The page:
Ruth Gledhill digresses from her Lambeth Diary to give the low-down on which bishops at last week’s General Synod voted for and against the motion on women bishops. This includes some minor surprises. I won’t repeat all the details, but I will give the votes of those bishops in the Church of England who I have been mentioning on this blog.
On “the Bishop of Winchester’s motion, including the reaffirmation of the Lambeth 1998 resolution that both sides in the argument on women priests and bishops are ‘loyal Anglicans’”, Archbishop Rowan Williams of Canterbury and Bishop Michael Nazir-Ali of Rochester, otherwise so far apart, were together among the 14 bishops who voted in favour. Among the 31 against this motion were Archbishop John Sentamu of York and bishops John Gladwin of Chelmsford, NT Wright of Durham and Pete Broadbent of Willesden. Ruth writes mischievously that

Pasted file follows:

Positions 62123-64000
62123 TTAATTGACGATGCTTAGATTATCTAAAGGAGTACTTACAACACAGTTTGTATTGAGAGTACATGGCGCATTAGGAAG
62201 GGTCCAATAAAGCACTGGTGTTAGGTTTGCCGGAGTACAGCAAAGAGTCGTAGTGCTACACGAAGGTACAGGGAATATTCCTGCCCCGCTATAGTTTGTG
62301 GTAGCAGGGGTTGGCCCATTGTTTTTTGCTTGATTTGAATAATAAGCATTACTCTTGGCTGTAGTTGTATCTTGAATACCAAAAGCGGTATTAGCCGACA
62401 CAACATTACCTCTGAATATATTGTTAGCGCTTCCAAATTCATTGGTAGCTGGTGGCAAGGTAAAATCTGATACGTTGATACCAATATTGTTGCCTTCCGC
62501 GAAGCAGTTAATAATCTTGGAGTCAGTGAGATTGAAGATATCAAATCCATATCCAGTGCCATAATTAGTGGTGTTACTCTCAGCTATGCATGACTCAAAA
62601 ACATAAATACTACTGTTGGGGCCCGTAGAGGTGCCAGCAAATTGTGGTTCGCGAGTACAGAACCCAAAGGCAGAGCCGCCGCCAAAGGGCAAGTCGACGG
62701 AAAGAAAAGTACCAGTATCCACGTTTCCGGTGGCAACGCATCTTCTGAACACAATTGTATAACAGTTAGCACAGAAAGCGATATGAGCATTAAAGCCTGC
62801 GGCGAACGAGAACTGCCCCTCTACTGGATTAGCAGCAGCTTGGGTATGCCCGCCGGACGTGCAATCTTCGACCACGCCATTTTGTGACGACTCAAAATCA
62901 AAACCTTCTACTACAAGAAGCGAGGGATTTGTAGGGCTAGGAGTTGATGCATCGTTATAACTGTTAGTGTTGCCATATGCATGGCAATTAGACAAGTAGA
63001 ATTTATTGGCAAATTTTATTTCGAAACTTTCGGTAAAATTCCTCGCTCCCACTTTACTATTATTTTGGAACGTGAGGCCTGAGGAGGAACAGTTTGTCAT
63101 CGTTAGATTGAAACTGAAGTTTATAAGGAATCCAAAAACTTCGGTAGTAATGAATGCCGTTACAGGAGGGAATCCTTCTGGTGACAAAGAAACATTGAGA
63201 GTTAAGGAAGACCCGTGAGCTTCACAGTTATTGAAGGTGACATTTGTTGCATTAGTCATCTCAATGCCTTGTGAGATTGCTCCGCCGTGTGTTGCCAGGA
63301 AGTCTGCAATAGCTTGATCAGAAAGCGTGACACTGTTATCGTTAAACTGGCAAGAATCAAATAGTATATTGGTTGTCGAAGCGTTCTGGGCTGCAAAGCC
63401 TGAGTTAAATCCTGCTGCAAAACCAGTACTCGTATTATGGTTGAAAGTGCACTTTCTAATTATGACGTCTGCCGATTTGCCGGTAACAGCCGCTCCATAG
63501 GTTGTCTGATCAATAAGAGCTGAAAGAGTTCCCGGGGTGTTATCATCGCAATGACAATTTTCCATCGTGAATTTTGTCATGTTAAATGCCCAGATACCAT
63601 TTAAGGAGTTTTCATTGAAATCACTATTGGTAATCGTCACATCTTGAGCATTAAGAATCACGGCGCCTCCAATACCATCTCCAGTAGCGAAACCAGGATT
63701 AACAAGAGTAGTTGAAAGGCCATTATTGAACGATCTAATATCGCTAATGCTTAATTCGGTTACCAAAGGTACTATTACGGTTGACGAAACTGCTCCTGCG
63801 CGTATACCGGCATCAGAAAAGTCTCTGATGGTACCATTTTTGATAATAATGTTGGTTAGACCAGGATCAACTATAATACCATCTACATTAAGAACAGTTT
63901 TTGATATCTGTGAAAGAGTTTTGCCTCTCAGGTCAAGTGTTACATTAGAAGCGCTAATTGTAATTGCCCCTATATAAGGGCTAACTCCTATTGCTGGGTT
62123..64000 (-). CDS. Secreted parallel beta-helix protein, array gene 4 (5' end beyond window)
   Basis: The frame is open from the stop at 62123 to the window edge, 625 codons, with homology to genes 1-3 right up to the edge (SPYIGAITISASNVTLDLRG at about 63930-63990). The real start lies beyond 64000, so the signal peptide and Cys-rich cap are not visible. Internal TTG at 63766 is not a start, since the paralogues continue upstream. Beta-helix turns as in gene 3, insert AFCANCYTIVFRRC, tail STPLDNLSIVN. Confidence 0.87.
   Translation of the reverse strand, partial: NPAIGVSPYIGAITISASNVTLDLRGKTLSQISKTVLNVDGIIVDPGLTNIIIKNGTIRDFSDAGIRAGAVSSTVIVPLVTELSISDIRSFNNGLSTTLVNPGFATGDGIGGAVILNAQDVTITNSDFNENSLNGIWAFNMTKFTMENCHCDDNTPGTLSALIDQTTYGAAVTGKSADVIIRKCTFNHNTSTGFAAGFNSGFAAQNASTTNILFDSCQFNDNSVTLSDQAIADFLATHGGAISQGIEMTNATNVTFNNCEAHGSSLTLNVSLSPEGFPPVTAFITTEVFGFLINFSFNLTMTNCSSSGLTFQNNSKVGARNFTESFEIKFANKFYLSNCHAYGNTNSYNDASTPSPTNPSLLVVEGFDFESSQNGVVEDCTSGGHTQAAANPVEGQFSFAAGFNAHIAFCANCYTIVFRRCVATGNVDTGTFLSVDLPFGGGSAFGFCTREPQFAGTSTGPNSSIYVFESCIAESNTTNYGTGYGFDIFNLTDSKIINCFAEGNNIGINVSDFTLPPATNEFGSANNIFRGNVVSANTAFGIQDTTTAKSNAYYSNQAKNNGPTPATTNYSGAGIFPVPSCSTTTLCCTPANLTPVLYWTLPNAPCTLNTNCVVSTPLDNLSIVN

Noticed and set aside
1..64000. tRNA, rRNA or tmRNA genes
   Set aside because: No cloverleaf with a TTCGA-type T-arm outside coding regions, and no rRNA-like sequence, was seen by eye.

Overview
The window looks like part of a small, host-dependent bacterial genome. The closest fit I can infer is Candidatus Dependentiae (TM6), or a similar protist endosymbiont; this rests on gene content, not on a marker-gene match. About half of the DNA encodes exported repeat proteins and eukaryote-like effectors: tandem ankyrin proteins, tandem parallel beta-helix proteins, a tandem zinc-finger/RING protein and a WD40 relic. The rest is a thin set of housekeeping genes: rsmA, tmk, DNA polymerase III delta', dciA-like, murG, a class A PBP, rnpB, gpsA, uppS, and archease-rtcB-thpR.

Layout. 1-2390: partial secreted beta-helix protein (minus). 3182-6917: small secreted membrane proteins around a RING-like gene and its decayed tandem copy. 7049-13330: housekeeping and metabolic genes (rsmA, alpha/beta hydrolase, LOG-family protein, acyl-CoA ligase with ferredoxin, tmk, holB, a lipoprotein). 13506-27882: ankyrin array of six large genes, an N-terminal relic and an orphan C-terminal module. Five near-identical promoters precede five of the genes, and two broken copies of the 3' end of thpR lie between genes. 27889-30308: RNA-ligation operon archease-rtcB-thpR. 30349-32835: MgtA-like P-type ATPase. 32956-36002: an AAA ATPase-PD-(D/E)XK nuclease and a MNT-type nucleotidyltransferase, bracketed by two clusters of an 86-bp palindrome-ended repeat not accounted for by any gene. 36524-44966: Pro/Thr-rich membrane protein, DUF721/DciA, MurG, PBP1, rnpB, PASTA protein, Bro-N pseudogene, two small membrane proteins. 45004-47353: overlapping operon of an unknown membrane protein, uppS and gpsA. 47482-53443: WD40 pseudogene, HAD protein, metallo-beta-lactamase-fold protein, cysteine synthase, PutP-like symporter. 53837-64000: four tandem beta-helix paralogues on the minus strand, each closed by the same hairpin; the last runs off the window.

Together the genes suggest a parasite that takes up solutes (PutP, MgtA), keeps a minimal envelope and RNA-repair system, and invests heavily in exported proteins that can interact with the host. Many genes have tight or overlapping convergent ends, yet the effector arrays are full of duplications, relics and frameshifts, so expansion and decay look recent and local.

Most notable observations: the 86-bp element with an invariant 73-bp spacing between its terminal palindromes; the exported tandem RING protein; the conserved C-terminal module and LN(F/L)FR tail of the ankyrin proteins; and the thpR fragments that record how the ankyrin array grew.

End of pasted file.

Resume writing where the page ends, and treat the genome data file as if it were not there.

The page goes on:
those who hold traditional views on ministry, men and women who believe implicitly in the Catholic faith contained in creeds and scripture, are now apparently not regarded as loyal Anglicans by two-thirds of the diocesan bishops of the Church of England present and voting at the Synod
– including Sentamu, Gladwin and Wright, also Broadbent who is not in fact “diocesan” but was included in this reckoning. So will Pete Broadbent, despite staying away from the Lambeth Conference, now be rejected by the conservatives? It will be interesting to see.
On the final motion, which I reported here, it seems that Archbishop Sentamu and bishops Gladwin and Broadbent were among 28 voting in favour, whereas 12 bishops including Nazir-Ali and Wright voted against, and Archbishop Williams abstained, alone – although at least four bishops seem to have absented themselves as 45 voted on several of the amendments. Well, at least I can agree with my own diocesan bishop on something. But there is surely something symbolically significant in the one who is supposed to be leading the Church of England choosing to abstain.